Black Marble Dancing Tandava Shiva Statue Hand Carved in South India from 1 Block of Marble 17"
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- Shiva is dancing the wild Tandava dance with four arms that hold a drum (dhamru) and fire (agni) with his right hand raised in the abhaya mudra granting his followers his divine protection
- He is dancing on a horned dwarf, Apasmara, who symbolizes ignorance with one leg raised over his head in an awkward dance position
- He is hand carved from one solid piece of black marble by the artist, Balan, and completely one of a kind
- Click here to view other marble statues by the artist Balan or you can travel to India to meet Balan and his two daughters by reading Kyle's Travel Blog
The Story Behind the Wild Thandavam: Kali was the patron goddess of Thillai Forest. Lord Shiva came to the forest to dance for two of his devotees, Patanjali and Vyaaghrapaada who worshipped the svayambhu-linga, now in the inner sanctum of the temple. Kali challenged Shiva to a dancing contest on the condition that the loser had to leave the forest. The contest was judged by Lord Vishnu. The dance contest went on for hours with every one of Shiva's dance postures being matched by Kali. Shiva performed a posture with his left leg lifted over his head in the Ananda Thandavam exposing his genital area. Kali, being a respectable woman, was unable to go into this compromising position. Thus, Kali admitted defeat and left the forest.
In his joy he named Saraswati, Vagdevi, goddess of speech and sound. The sound of mantras filled the universe with vital energy, or prana. Things began to take shape and the cosmos acquired a structure: the sky dotted with stars rose to form the heavens; the sea sank into the abyss below, the earth stood in between. Gods became lords of the celestial spheres; demons ruled the nether regions, humans walked on earth. The sun rose and set, the moon waxed and waned, the tide flowed and ebbed. Seasons changed, seeds germinated, plants bloomed and withered, animals migrated and reproduced as randomness gave way to the rhythm of life. Brahma thus became the creator of the world with Saraswati as his wisdom.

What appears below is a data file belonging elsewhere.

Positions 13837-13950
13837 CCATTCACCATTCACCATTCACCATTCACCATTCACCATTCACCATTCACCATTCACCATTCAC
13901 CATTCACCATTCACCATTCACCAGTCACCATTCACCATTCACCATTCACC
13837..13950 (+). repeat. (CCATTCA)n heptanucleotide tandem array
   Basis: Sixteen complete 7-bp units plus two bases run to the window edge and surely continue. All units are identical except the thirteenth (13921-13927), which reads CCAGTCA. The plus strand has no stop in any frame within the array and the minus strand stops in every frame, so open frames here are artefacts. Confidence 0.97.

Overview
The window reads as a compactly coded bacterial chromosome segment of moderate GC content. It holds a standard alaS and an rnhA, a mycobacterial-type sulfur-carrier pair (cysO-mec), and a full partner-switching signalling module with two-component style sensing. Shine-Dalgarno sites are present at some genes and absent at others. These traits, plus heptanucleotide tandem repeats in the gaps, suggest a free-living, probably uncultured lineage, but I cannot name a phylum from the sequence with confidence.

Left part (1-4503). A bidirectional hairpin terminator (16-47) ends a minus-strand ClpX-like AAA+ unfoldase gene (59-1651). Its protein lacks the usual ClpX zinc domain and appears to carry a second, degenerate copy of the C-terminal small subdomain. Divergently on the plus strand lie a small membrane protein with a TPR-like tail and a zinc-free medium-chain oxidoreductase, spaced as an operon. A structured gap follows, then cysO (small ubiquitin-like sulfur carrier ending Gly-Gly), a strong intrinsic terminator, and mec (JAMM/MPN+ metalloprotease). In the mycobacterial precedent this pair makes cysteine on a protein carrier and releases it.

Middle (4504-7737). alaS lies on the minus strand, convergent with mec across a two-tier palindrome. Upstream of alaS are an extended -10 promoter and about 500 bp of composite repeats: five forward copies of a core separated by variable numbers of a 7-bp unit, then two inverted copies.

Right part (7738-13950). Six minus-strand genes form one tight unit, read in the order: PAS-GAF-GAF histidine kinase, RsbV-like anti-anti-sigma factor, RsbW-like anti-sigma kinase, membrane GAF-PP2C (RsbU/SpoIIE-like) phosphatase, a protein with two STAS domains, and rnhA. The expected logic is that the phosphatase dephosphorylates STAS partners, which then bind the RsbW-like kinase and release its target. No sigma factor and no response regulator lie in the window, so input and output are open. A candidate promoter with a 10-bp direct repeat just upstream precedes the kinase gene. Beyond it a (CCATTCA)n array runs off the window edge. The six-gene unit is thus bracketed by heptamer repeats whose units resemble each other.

You just know when you find the right piece to bring into your home and into your heart. - Kyle Tortora, Founder of Lotus Sculpture
Shiva was originally known as Rudra, a minor deity addressed only three times in the Rig Veda. He gained importance after absorbing some of the characteristics of an earlier fertility god and became Shiva, part of the trinity, or trimurti, with Vishnu and Brahma.
Shiva wears a snake coiled around his upper arms and neck symbolizing the power he has over the most deadly of creatures. Snakes are also used to symbolize the Hindu dogma of reincarnation. Their natural process of molting or shedding their skin is symbolic of the human soul's transmigration of bodies from one life to another.
Shiva's female consort and wife is Parvati; because of his generosity and reverence towards Parvati, Shiva is considered an ideal role model for a husband. The divine couple together with their sons - the six-headed Skanda and the elephant headed Ganesh - reside on Mount Kailasa in the Himalayas.
His guardian is Nandi (the white bull), whose statue can often be seen watching over the main shrine. The bull is said to embody sexual energy, fertility. Riding on its back, Shiva is in control of these impulses.
He often holds a trident, which represents the Hindu trinity of Brahma, Shiva and Vishnu. It is also said to represent the threefold qualities of nature: creation, preservation and destruction, although preservation is usually attributed to Vishnu.
As the destroyer, Shiva is dark and terrible, encircled with serpents and a crown of skulls.
Shiva often wears sacred Rudaksha beads, perhaps a reference to his earlier name Rudra.
The crescent moon Shiva wears on his crown, besides being a symbol of Kama the goddess of nightly love, also represents the bull, Nandi, a fertility symbol.